Room to Dream

James Dean photographed by Dennis Stock. Fairmount, Indiana, February 1955


“A fantasy, a dream, a young man whose passage was too swift
to clog any of the mechanisms of his flight: that is James Dean;
and that is why an adolescent throng has raised a statue
to him in snow, more enduring than many in marble.”

Jean Cocteau


Dennis Stock’s most famous photograph of James Dean is perhaps the one that shows the actor walking in rain in Times Square, bare-headed, shoulders shrugged, neck withdrawn into the collar of his big dark coat, cigarette hanging from the corner of his mouth, Astor cinema, where Rebel Without a Cause, not yet released, would premier, in the background to the left.

But the photograph of James Dean that I find the most haunting is this one, taken by the same Dennis Stock, on the same February of 1955, the month of Dean’s birth. It was taken in Fairmount, Indiana, on the driveway to Winslow Farm, where he grew up with his aunt and uncle, as part of the same photo essay as the Times Square shot that Dennis Stock did for Life magazine before any of the actor’s films was even released. It was the last time James Dean would return to Fairmount. Six months later, in September, he would be dead, in a car accident. “The news, which we learned in Paris he next day,” wrote Truffaut, “did not arouse much attention at the time. A young actor, twenty-four years old, was dead. Six months have passed and two of his films have appeared, and now we realise what we have lost. […] James Dean’s acting flies in the face of fifty years of filmmaking; each gesture, each attitude, each mimicry is a slap at the psychological tradition.”

Fairmount, Indiana. “To get where I am today, you have to go back to where I came from” – I don’t know who said that, but it deserves more credit. The vastness of the land, the simplicity of the countryside. It was what had made him. That was his room to dream. That’s the story I see in this photograph. Hope, loneliness, dreaming, continual fantasising, an unpredictability called for by and beyond the stillness of his surroundings, the feeling of being an outsider and the desire to be in while refusing to change for the world. Without even realising it, or who knows, he was already a myth in the making. He was his own director.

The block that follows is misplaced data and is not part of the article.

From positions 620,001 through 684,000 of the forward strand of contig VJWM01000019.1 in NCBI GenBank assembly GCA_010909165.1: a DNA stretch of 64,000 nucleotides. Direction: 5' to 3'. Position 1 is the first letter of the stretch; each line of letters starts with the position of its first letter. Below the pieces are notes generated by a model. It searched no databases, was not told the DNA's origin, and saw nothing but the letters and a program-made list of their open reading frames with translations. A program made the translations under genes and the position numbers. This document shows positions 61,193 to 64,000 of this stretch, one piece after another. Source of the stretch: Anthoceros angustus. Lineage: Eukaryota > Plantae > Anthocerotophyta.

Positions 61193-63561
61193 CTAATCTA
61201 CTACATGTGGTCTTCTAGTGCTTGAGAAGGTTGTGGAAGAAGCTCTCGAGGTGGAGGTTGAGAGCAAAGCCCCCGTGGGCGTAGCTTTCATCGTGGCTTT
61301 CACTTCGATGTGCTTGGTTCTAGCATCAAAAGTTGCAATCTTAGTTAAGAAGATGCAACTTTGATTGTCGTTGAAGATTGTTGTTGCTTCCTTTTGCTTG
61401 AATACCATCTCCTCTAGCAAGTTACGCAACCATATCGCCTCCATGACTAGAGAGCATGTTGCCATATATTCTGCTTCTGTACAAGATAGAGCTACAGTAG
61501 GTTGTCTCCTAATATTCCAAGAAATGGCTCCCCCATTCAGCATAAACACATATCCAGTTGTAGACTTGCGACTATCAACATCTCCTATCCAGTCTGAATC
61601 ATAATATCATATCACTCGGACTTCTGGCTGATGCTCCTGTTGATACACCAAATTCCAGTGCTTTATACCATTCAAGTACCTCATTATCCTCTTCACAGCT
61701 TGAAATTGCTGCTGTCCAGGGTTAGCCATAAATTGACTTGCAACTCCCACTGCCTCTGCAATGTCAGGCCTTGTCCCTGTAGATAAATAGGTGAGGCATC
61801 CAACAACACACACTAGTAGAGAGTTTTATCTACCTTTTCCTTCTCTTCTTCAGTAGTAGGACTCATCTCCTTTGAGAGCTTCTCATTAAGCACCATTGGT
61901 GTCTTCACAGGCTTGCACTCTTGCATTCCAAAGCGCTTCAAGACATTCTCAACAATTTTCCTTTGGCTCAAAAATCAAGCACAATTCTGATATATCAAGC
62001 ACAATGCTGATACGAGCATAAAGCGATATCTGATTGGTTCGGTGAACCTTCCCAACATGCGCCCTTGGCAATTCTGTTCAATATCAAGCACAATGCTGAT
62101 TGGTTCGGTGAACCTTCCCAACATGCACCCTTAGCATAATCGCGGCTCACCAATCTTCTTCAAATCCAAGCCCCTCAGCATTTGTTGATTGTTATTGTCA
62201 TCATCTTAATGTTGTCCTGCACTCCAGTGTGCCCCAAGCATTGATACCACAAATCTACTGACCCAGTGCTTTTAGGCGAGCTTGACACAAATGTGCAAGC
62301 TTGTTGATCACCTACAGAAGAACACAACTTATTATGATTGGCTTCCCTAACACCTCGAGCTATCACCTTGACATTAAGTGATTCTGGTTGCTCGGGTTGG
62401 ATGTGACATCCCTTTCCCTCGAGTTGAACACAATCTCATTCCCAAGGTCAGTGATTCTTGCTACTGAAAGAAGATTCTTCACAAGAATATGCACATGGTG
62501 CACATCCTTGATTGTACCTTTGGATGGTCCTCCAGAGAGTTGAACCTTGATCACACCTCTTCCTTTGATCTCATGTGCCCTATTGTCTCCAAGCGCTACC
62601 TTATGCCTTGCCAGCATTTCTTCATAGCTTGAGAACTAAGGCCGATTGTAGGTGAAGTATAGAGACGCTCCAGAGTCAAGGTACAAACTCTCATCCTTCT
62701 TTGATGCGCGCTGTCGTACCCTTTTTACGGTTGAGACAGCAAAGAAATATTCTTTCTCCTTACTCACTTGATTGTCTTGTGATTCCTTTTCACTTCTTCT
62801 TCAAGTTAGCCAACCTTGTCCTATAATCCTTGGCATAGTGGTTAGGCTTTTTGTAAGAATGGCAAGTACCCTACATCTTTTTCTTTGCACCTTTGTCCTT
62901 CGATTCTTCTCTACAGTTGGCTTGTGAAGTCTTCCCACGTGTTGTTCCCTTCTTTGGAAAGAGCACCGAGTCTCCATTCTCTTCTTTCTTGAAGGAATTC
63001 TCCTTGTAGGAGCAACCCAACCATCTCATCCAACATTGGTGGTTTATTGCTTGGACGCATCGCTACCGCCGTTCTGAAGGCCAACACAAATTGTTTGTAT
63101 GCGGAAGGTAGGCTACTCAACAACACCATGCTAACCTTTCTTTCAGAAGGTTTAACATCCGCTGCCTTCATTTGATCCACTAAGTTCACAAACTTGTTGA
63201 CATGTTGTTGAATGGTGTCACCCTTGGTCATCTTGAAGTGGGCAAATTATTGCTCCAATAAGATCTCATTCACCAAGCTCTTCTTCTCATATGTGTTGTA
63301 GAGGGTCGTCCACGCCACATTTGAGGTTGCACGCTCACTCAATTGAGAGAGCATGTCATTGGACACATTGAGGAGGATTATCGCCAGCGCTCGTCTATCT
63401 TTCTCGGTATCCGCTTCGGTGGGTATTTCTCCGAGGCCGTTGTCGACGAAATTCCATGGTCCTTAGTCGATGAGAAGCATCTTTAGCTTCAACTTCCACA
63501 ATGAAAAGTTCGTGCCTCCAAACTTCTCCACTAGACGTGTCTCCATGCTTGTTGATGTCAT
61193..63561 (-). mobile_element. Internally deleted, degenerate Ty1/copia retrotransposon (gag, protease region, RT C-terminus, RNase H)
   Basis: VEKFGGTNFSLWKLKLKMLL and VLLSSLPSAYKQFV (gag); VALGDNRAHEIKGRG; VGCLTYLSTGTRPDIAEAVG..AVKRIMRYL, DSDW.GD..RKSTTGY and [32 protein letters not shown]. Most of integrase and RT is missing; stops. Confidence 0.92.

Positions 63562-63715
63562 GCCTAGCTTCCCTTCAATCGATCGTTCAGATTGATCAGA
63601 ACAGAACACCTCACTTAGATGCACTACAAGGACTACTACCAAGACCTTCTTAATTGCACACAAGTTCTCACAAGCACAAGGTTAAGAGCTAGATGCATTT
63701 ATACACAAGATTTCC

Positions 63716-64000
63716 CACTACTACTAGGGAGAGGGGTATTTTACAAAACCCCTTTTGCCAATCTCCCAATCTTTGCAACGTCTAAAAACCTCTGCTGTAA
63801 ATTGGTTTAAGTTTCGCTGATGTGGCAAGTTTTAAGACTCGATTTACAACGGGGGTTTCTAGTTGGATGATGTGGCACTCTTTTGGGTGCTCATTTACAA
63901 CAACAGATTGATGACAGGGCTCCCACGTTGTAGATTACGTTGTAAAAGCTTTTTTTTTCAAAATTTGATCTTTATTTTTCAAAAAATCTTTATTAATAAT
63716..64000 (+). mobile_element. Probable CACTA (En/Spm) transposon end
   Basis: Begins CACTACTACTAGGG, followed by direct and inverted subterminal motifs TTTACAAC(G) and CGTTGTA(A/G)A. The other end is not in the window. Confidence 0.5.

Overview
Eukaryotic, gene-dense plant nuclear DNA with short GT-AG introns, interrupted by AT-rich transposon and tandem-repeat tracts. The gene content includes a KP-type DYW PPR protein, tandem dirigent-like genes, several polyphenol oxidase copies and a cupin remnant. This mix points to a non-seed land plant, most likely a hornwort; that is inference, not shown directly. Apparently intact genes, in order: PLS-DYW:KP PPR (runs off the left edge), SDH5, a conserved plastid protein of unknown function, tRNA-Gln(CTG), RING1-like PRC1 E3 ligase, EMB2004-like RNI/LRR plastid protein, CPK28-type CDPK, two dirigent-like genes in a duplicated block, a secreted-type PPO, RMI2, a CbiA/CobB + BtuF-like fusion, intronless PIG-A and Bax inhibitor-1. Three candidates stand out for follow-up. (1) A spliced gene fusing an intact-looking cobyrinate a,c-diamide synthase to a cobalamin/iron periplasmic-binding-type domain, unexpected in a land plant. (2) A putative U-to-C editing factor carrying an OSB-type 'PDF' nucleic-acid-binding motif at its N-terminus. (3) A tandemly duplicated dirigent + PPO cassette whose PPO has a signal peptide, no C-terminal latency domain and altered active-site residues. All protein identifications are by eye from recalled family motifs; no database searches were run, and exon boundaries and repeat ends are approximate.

People with different backgrounds dream differently. James Dean’s background was restrictive yet vast enough to allow him the freedom to disobey, the room to make his own myth. Dennis Stock remarked that James Dean posed for that shot as his own interpretation of “you will never see the farm again”. Maybe that’s true. Maybe even in the face of his promised fame there was a thread of disobedience. That’s why I think this photo speaks of the past as much as it speaks of the future. Everyone has their own image of James Dean, said Dennis Stock at the end of his documentary Comme une image, James Dean?. I believe that’s true. Because many still find something of themselves in James Dean.

“It is easier to identify with James Dean than with Humphrey Bogart, Cary Grant or Marlon Brando,” Truffaut wrote. Dean’s personality is truer. Leaving a Bogart movie, you may pull your hat brim down; this is no time for someone to hassle you. After a Cary Grant film, you may clown around on the street; after Brando, lower your eyes and feel tempted to bully the local girls. With Dean, the sense of identification is deeper and more complete, because he contains within himself all our ambiguity, our duality, our human weaknesses.”

Or it could be that some find something in him that they could never be.

Jean Cocteau must have been right: “Moreover, all young people who are denied disobedience because they lack orders and hierarchies, are also deprived of mysticism and look around them for an ideal which will be the model of their dreams in flesh and blood.”

James Dean was that kind of an ideal.

Today is his birthday.



Jacques Henri Lartigue, the ultimate Peter Pan of photography:
Interview with Michael Hoppen

Bonnie Lee and the leather jacket flying men in “Only Angels Have Wings”

The story behind one of the most famous photos of Marilyn Monroe:
Interview with Pierre Vudrag

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